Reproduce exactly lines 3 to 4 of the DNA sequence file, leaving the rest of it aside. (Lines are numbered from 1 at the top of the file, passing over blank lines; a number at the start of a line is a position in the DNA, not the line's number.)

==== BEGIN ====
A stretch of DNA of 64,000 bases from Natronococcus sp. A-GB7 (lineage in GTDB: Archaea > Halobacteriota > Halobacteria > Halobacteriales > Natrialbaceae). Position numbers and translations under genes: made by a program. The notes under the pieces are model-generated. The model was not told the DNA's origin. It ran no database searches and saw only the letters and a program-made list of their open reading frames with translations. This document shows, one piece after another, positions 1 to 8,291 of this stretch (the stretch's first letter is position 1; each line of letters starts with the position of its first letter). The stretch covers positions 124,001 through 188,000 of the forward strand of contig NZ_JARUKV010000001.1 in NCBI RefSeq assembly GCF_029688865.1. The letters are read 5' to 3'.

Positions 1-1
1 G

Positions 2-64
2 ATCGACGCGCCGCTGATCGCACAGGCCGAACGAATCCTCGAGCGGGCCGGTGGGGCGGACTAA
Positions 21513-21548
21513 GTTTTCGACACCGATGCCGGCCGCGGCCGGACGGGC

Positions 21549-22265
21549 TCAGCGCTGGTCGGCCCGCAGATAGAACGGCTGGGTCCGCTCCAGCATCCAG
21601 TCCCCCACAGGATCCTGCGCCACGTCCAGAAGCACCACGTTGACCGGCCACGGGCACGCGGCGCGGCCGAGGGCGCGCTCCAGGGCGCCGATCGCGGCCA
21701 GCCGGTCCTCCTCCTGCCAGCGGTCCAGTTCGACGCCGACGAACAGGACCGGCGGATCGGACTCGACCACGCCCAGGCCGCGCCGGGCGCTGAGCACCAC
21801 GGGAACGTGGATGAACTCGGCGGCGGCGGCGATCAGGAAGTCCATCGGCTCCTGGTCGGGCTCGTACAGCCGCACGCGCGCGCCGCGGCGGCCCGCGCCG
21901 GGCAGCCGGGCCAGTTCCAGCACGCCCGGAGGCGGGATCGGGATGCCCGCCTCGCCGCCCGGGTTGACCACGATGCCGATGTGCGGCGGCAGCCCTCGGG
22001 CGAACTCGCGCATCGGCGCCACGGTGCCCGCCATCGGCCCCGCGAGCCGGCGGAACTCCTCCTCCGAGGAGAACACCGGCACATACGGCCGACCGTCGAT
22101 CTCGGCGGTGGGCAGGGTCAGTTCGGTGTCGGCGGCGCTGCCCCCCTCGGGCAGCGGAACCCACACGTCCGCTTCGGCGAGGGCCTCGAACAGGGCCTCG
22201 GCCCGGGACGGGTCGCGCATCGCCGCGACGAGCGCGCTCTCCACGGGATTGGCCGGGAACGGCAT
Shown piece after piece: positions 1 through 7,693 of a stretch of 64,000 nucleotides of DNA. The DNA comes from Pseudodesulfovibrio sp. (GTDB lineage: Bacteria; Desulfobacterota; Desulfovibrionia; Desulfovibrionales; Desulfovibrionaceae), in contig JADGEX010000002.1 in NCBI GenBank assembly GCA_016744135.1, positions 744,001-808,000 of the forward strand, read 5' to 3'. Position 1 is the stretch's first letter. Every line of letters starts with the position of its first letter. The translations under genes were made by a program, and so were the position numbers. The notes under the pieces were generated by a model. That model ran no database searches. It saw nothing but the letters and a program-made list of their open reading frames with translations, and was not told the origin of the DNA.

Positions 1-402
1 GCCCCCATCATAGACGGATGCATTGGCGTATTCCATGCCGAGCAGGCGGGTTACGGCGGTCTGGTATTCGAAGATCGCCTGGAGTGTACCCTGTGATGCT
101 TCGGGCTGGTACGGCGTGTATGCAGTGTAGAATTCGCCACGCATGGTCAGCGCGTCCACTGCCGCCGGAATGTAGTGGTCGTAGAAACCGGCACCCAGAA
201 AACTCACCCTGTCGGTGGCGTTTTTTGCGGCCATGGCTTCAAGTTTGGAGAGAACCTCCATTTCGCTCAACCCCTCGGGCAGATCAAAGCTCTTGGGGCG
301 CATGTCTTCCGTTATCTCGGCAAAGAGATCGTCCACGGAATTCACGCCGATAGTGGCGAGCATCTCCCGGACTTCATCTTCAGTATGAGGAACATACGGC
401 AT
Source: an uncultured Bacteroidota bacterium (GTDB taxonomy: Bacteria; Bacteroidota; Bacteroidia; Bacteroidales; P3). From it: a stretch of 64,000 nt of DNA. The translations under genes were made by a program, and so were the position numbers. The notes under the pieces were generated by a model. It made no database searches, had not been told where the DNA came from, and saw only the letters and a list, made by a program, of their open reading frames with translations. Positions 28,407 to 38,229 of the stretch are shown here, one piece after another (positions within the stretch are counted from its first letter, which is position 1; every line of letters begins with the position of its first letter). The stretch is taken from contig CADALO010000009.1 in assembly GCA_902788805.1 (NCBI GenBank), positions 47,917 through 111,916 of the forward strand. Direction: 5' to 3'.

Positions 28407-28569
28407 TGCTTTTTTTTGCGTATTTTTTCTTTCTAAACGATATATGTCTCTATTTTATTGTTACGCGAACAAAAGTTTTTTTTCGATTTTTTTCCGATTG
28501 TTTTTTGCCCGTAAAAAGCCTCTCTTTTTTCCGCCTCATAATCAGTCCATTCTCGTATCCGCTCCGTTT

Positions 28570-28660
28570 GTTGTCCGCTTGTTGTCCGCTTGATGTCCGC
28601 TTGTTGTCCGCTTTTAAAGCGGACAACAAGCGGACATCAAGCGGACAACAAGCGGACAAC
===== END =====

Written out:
1 G

Positions 2-64